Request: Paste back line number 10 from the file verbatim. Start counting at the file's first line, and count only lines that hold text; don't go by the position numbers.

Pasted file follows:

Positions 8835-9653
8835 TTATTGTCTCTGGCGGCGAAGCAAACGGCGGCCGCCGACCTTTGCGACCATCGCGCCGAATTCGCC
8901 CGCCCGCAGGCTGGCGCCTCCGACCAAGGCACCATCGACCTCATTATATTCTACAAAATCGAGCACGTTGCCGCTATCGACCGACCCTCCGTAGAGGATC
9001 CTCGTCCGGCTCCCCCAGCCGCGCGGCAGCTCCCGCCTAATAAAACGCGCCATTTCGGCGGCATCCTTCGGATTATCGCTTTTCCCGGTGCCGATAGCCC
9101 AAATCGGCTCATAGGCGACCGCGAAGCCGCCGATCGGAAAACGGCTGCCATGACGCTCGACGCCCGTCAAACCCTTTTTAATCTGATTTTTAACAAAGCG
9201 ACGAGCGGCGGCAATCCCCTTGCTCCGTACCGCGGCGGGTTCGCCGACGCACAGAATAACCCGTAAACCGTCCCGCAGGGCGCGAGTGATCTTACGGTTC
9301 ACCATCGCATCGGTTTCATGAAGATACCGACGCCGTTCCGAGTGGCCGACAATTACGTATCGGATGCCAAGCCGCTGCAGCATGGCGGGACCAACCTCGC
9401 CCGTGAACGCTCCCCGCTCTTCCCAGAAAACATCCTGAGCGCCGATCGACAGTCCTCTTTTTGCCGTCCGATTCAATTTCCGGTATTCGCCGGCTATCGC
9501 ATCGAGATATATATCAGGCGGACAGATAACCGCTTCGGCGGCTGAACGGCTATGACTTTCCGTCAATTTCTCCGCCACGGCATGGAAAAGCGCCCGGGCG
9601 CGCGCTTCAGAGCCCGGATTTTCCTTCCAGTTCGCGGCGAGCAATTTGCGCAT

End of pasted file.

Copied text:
9601 CGCGCTTCAGAGCCCGGATTTTCCTTCCAGTTCGCGGCGAGCAATTTGCGCAT